Tag Archives: iterative

Successive over-relaxation

Successive over-relaxation

From Wikipedia, the free encyclopedia
In numerical linear algebra, the method of successive over-relaxation (SOR) is a variant of the Gauss–Seidel method for solving alinear system of equations, resulting in faster convergence. A similar method can be used for any slowly converging iterative process. It was devised simultaneously by David M. Young and by H. Frankel in 1950 for the purpose of automatically solving linear systems on digital computers. Over-relaxation methods had been used before the work of Young and Frankel. For instance, the method of Lewis Fry Richardson, and the methods developed by R. V. Southwell. However, these methods were designed for computation by human calculators, and they required some expertise to ensure convergence to the solution which made them inapplicable for programming on digital computers. These aspects are discussed in the thesis of David M. Young.[1]
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Inverse iteration

Inverse iteration

From Wikipedia, the free encyclopedia
In numerical analysisinverse iteration is an iterative eigenvalue algorithm. It allows to find an approximate eigenvector when an approximation to a corresponding eigenvalue is already known. The method is conceptually similar to the power method and is also known as the inverse power method.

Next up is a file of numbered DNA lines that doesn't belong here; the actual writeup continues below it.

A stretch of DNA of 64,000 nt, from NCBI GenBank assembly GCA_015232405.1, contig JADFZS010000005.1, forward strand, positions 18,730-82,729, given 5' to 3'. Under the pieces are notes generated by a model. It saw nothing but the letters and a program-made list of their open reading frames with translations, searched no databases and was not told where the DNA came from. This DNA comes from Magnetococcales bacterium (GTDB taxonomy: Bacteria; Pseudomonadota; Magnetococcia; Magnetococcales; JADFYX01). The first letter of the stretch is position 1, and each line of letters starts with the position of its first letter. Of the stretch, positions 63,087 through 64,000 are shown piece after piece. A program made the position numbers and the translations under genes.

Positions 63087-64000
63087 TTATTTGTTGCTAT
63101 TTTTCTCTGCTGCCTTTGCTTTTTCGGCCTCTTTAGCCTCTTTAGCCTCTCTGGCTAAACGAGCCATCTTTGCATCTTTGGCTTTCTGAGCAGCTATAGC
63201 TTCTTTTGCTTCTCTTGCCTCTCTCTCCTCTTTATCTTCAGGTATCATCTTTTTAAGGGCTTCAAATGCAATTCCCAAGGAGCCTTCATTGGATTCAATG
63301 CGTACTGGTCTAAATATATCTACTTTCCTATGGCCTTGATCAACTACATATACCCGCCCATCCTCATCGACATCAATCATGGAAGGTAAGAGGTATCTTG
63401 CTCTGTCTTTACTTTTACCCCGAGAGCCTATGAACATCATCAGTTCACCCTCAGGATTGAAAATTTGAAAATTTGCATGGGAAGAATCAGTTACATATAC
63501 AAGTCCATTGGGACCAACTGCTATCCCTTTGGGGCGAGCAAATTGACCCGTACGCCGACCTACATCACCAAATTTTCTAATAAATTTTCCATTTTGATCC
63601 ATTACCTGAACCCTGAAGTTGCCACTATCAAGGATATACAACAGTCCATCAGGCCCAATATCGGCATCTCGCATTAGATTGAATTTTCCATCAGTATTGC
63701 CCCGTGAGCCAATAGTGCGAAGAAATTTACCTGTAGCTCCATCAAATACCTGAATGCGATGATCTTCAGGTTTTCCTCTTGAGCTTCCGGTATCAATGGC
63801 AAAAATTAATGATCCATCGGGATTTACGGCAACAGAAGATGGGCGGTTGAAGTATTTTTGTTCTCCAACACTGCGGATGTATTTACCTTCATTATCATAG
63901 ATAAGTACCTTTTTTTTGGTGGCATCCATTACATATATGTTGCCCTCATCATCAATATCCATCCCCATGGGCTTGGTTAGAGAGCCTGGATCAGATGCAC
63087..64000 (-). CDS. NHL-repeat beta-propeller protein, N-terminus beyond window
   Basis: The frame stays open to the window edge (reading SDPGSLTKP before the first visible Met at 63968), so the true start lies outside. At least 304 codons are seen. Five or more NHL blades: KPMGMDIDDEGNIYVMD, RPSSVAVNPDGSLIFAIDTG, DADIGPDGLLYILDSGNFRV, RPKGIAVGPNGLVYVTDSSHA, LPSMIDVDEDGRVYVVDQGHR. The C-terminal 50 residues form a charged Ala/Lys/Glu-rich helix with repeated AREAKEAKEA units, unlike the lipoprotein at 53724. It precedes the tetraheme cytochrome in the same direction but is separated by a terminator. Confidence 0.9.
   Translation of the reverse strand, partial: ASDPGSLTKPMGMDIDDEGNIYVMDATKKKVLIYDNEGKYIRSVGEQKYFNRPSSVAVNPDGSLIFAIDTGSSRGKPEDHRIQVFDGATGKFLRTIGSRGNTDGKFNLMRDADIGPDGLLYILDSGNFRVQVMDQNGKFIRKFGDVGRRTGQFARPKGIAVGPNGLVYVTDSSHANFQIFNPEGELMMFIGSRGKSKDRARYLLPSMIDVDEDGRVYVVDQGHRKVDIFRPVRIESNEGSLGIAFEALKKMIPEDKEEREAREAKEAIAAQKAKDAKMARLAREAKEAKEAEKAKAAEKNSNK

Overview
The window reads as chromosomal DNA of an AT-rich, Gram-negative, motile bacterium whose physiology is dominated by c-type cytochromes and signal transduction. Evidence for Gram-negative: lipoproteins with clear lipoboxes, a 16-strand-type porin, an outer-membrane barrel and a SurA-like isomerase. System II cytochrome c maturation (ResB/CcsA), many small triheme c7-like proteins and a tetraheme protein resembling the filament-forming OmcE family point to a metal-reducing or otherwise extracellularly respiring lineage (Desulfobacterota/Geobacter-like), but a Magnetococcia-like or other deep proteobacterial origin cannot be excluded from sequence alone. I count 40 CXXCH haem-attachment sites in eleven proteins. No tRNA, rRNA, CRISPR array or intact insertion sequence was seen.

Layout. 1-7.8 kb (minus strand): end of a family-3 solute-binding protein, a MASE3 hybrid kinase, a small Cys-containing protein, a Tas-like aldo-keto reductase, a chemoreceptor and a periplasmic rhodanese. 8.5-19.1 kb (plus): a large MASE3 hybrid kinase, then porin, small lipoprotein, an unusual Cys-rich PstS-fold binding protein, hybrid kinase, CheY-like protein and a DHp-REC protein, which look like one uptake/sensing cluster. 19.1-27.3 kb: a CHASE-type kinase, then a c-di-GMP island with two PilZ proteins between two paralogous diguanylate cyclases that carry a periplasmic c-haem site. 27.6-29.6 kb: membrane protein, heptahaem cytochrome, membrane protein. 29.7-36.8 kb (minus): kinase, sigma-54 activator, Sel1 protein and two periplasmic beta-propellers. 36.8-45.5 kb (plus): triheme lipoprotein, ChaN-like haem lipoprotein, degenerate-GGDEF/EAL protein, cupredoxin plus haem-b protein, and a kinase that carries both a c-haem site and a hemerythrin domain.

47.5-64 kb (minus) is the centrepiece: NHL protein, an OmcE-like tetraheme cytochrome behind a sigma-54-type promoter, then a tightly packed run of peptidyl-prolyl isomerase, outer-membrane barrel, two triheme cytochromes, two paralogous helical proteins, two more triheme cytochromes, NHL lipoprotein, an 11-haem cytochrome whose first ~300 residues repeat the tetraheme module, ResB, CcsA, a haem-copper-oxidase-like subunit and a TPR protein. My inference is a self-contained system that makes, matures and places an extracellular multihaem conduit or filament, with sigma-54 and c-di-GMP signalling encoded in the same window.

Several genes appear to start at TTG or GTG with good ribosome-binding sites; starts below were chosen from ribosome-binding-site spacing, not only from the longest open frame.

Rayleigh quotient iteration

Rayleigh quotient iteration

From Wikipedia, the free encyclopedia
Rayleigh quotient iteration is an eigenvalue algorithm which extends the idea of the inverse iteration by using the Rayleigh quotient to obtain increasingly accurate eigenvalue estimates.
Rayleigh quotient iteration is an iterative method, that is, it must be repeated until it converges to an answer (this is true for all eigenvalue algorithms). Fortunately, very rapid convergence is guaranteed and no more than a few iterations are needed in practice. The Rayleigh quotient iteration algorithm converges cubically, given an initial vector that is sufficiently close to an eigenvector of thematrix that is being analyzed.

Power iteration

Power iteration

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In mathematics, the power iteration is an eigenvalue algorithm: given a matrix A, the algorithm will produce a number λ (theeigenvalue) and a nonzero vector v (the eigenvector), such that Av = λv.
The power iteration is a very simple algorithm. It does not compute a matrix decomposition, and hence it can be used when A is a very large sparse matrix. However, it will find only one eigenvalue (the one with the greatest absolute value) and it may converge only slowly.

Lanczos algorithm

Lanczos algorithm

From Wikipedia, the free encyclopedia
The Lanczos algorithm is an iterative algorithm invented by Cornelius Lanczos that is an adaptation of power methods to findeigenvalues and eigenvectors of a square matrix or the singular value decomposition of a rectangular matrix. It is particularly useful for finding decompositions of very large sparse matrices. In Latent Semantic Indexing, for instance, matrices relating millions of documents to hundreds of thousands of terms must be reduced to singular-value form.